Two years ago, Debbie Francis had to have unexpected heart surgery after a tumour was found on the left side of her heart.
It was a shock. She didn’t feel sick or experience any symptoms.
“I went in to have myself checked out because my mom and dad had heart issues and they just wanted to do an echocardiogram just to see if there was anything hereditary there,” Francis said.
Before she knew it, she was on the operating table. The tumour had to be removed right away.
Luckily, the tumour was benign and Francis remains cancer free.
But she’s thankful for her family, her racing horses and the wider horse-racing community for giving her mind something to focus on during that tough time.
“Just to hear the words that it wasn’t cancerous was huge.”
Horse racing gave her something to look forward to.
“By the time March came around and I was allowed to drive and (was) walking more, it was a great therapy. Barn work is my thinking time,” she said.
“Horses have a soothing aspect about them.”
She wipes Jazzmo’s dark, brown coat with a wet cloth after his ride around the track at Saulsbrook Stables, just outside Windsor.
The 13-year-old veteran still has some spirit in him. He won’t be winning any major races but is a great practice racer and companion for her son, Gregory, who also has a passion for the sport. It runs in the family.
Steam emanates from the animal as an unusual April snow sprinkles outside. Gregory busies himself with unravelling the tack, before moving on to the next chore.
“I’ve been in the harness racing industry now for over 20 years. My dad was involved in the Sackville Downs days,” Debbie says. “I used to tag along when he’d go as a small child.”
The Sackville Downs was a major horse racing track in Lower Sackville that saw large crowds and revenues, especially in the 1970s. But that began to dwindle in the 1980s, eventually ceasing operations in 1986.
But the local industry continues on, thanks largely to racetracks in Truro, Cape Breton and P.E.I.
“Seventeen years ago my dad purchased a filly to race in the Sires Stakes Program, racing at age two and three,” she said. “When she was done racing, I took her home and bred her, and she’s still there. That’s what really got me involved.”
Her involvement in the industry has slowly grown since then, breeding and racing horses across Nova Scotia, P.E.I. and Ontario and this year, she’s, pardon the pun, taking the reins of the Atlantic Standardbred Breeders Association (ASBA).
She starts training for the executive role soon, with a start date in late April.
“I love the industry; it’s been in my blood and my son is a part of it now,” she said, adding that horse racing is hard to walk away from.
Part of that is because of the strong bonds built with the animals.
The last horse her father ever owned before he died is the broodmare she now has at her home in Sweets Corner.
The first horse that was born at Francis’ childhood home was named, J.F. Money, named after her parents Joan and Fred Lowthers.
Her dad told her not to get too attached to the horse, as it would likely be sold following the racing season.
“He was a tough horse, raced as a three-year-old, came off really good and Dad said we had to sell him,” she said. “We had him on (P.E.I.) training…and I had to take the paperwork over, and I remember sitting at the kitchen table crying, thinking I can’t do it.”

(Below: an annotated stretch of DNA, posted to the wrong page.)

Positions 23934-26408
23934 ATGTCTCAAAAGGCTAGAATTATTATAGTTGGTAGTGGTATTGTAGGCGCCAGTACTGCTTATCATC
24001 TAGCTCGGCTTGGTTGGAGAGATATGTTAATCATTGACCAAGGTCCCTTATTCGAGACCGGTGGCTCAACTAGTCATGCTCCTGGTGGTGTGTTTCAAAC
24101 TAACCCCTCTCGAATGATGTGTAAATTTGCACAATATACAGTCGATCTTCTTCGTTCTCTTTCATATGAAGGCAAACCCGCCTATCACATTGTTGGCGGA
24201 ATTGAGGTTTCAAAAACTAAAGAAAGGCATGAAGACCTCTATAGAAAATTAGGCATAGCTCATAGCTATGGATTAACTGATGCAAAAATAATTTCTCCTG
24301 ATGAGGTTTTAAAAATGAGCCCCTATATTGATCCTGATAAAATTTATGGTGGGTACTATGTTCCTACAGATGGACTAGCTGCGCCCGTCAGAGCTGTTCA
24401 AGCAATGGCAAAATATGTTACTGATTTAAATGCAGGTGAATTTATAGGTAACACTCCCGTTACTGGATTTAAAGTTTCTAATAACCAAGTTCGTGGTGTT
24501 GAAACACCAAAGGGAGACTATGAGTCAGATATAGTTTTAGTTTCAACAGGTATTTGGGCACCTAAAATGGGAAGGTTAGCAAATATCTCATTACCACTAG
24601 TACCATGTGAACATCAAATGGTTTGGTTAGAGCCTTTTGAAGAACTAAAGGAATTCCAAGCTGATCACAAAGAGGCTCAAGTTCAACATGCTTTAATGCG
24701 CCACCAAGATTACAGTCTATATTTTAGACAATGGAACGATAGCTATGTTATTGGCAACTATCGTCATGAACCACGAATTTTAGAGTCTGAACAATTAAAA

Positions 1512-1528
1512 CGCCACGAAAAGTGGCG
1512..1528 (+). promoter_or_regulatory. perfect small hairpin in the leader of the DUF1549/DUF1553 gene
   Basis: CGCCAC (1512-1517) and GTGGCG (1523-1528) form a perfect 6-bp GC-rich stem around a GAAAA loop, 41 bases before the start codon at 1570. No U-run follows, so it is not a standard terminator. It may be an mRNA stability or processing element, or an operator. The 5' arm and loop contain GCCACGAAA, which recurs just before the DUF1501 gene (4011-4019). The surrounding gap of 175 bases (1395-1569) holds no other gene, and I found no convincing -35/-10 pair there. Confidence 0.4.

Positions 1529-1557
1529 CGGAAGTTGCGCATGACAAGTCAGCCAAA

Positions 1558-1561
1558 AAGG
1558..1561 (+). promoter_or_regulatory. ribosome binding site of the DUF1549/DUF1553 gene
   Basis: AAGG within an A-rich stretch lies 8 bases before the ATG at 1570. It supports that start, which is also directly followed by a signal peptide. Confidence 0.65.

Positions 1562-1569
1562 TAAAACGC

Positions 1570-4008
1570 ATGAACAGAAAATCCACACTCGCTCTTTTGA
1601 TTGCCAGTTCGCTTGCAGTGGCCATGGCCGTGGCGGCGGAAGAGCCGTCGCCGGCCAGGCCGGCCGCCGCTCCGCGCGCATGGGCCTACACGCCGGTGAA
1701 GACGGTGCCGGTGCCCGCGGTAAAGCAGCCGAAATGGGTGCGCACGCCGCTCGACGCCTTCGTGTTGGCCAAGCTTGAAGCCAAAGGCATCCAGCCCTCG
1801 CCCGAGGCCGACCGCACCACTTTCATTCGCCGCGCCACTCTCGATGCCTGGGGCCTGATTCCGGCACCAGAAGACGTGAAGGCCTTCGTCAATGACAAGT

“It’s so hard because you feed them every day and they become like your kids. They’re part of your family. We’ve only had (Jazzmo) for a year now, but I can guarantee he’s not going anywhere.”
Her son is in the thick of it, too, and hasn’t had much choice.
“I’ve had him at the track basically since he was born,” she said.
In the past four or five years, Gregory has been jogging and training the horses. He’s hoping to be in the driver’s seat in the next couple of years.
But there aren’t that many young people like Gregory who are as enthusiastic about the sport. One thing preventing that is a lack of exposure.
“Not a lot of young people wake up one day and think ‘I want to race horses.’ Things like dirt bikes or hockey are way more front and centre,” she said.
“It’s a passion and it has to be. You’re not in it for the money, it’s about the love of the game.”
UPS AND DOWNS
The industry has seen some highs and lows, and it’s something Francis is keeping an eye on as she readies for her new role as executive director for Atlantic Canada.
She says it’s important to foster a love of the sport in the next generation, people like her son.
“We need people like Gregory and others to come through now, the folks who are predominantly there now are from an older generation,” she said.
The Truro Raceway separated from the Nova Scotia Provincial Exhibition in 2018, which lead to layoffs as the Truro Horse Owners Association took over operation of the facility.
A feasibility study is expected at the end of May, which will evaluate the sustainability of the racetrack, and Francis is hopeful the government will support the industry.
“The Northside Downs in North Sydney continues to be very strong and in Inverness, they have a nice little track,” she said. “There is support, but we need the government behind us to keep it going.”
The main reason the industry continues to stay healthy is the tight-knit community of breeders and racers in Atlantic Canada, Francis said.
“It’s like a family,” she added.
It’s not just horses keeping her busy, Francis is also a councillor for West Hants, representing District 5, along with other roles in the community. She was also recently elected as the vice president of the Truro Harness Horse Owners Association.
But she likes to keep busy.
“I enjoy it and I’m confident I’ll be able to balance it all,” she said.